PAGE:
Cite This Page:

Inderscience. "Agricultural Aromatherapy: Lavender Oil As Natural Herbicide." ScienceDaily. ScienceDaily, 21 May 2009. <www.sciencedaily.com/releases/2009/05/090514083921.htm>.
Inderscience. (2009, May 21). Agricultural Aromatherapy: Lavender Oil As Natural Herbicide. ScienceDaily. Retrieved December 21, 2014 from www.sciencedaily.com/releases/2009/05/090514083921.htm
Inderscience. "Agricultural Aromatherapy: Lavender Oil As Natural Herbicide." ScienceDaily. www.sciencedaily.com/releases/2009/05/090514083921.htm (accessed December 21, 2014).

Share This


More From ScienceDaily



More Plants & Animals News

Sunday, December 21, 2014

Featured Research

from universities, journals, and other organizations


Featured Videos

from AP, Reuters, AFP, and other news services

Earthworms Provide Cancer-Fighting Bacteria

Earthworms Provide Cancer-Fighting Bacteria

Reuters - Innovations Video Online (Dec. 21, 2014) Polish scientists isolate bacteria from earthworm intestines which they say may be used in antibiotics and cancer treatments. Suzannah Butcher reports. Video provided by Reuters
Powered by NewsLook.com
Existing Chemical Compounds Could Revive Failing Antibiotics, Says Danish Scientist

Existing Chemical Compounds Could Revive Failing Antibiotics, Says Danish Scientist

Reuters - Innovations Video Online (Dec. 21, 2014) A team of scientists led by Danish chemist Jorn Christensen says they have isolated two chemical compounds within an existing antipsychotic medication that could be used to help a range of failing antibiotics work against killer bacterial infections, such as Tuberculosis. Jim Drury went to meet him. Video provided by Reuters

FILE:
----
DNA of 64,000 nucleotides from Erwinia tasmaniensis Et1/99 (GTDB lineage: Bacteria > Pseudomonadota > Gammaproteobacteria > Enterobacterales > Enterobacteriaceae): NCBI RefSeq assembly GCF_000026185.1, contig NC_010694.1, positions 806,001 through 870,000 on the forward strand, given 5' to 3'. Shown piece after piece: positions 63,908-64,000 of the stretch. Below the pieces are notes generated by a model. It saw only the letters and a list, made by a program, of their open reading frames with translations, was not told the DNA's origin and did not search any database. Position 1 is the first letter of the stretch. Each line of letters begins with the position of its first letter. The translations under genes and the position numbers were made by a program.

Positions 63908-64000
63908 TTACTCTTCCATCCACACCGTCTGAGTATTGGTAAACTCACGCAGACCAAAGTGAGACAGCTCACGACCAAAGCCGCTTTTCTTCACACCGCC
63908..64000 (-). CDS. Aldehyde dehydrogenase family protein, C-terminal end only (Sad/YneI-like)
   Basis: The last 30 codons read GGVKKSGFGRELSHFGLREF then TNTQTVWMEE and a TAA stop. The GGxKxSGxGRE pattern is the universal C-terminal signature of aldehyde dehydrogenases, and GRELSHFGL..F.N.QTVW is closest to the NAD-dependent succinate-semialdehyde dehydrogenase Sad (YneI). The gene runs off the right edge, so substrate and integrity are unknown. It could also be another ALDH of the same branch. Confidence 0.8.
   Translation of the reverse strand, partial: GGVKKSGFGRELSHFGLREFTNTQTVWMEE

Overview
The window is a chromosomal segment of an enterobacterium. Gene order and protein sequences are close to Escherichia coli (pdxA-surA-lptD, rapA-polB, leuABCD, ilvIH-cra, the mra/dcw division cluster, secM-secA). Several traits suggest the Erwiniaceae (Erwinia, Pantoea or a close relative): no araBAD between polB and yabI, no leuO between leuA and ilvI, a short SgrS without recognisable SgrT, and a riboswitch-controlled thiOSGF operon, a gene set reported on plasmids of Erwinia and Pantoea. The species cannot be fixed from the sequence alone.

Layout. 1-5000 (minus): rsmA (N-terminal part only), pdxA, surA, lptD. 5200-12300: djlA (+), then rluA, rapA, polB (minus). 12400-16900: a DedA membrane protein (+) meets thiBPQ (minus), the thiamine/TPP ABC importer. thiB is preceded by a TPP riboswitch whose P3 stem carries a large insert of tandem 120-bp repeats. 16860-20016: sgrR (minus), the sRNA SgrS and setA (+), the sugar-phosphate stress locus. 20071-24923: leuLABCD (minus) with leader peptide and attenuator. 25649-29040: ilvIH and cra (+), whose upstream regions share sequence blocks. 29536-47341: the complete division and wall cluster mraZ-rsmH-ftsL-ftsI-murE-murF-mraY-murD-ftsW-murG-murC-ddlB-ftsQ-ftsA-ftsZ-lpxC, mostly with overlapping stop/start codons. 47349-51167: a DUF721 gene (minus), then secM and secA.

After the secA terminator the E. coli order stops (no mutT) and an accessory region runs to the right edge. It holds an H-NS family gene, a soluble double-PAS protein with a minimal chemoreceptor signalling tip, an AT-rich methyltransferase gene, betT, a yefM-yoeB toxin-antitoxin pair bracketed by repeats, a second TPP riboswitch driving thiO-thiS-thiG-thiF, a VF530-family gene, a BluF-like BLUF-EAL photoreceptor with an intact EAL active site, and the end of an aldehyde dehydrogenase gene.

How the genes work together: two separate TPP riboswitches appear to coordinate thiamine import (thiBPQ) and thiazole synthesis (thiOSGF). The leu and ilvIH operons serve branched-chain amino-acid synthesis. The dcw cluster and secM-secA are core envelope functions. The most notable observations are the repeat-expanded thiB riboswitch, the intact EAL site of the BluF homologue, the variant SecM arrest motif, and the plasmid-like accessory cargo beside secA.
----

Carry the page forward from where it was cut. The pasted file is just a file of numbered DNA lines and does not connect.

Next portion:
Powered by NewsLook.com
Researchers Test Colombian Village With High Alzheimer's Rates

Researchers Test Colombian Village With High Alzheimer's Rates

AFP (Dec. 19, 2014) In Yarumal, a village in N. Colombia, Alzheimer's has ravaged a disproportionately large number of families. A genetic "curse" that may pave the way for research on how to treat the disease that claims a new victim every four seconds. Duration: 02:42 Video provided by AFP
Powered by NewsLook.com
Monarch Butterflies Descend Upon Mexican Forest During Annual Migration

Monarch Butterflies Descend Upon Mexican Forest During Annual Migration

Reuters - Light News Video Online (Dec. 19, 2014) Millions of monarch butterflies begin to descend onto Mexico as part of their annual migration south. Rough Cut (no reporter narration) Video provided by Reuters
Powered by NewsLook.com

Search ScienceDaily

Number of stories in archives: 140,361

Find with keyword(s):
Enter a keyword or phrase to search ScienceDaily for related topics and research stories.

Save/Print:
Share:

Breaking News:

Strange & Offbeat Stories


Plants & Animals

Earth & Climate

Fossils & Ruins

In Other News

... from NewsDaily.com

Science News

Health News

Environment News

Technology News



Save/Print:
Share:

Free Subscriptions


Get the latest science news with ScienceDaily's free email newsletters, updated daily and weekly. Or view hourly updated newsfeeds in your RSS reader:

Get Social & Mobile


Keep up to date with the latest news from ScienceDaily via social networks and mobile apps:

Have Feedback?


Tell us what you think of ScienceDaily -- we welcome both positive and negative comments. Have any problems using the site? Questions?
Mobile: iPhone Android Web
Follow: Facebook Twitter Google+
Subscribe: RSS Feeds Email Newsletters
Latest Headlines Health & Medicine Mind & Brain Space & Time Matter & Energy Computers & Math Plants & Animals Earth & Climate Fossils & Ruins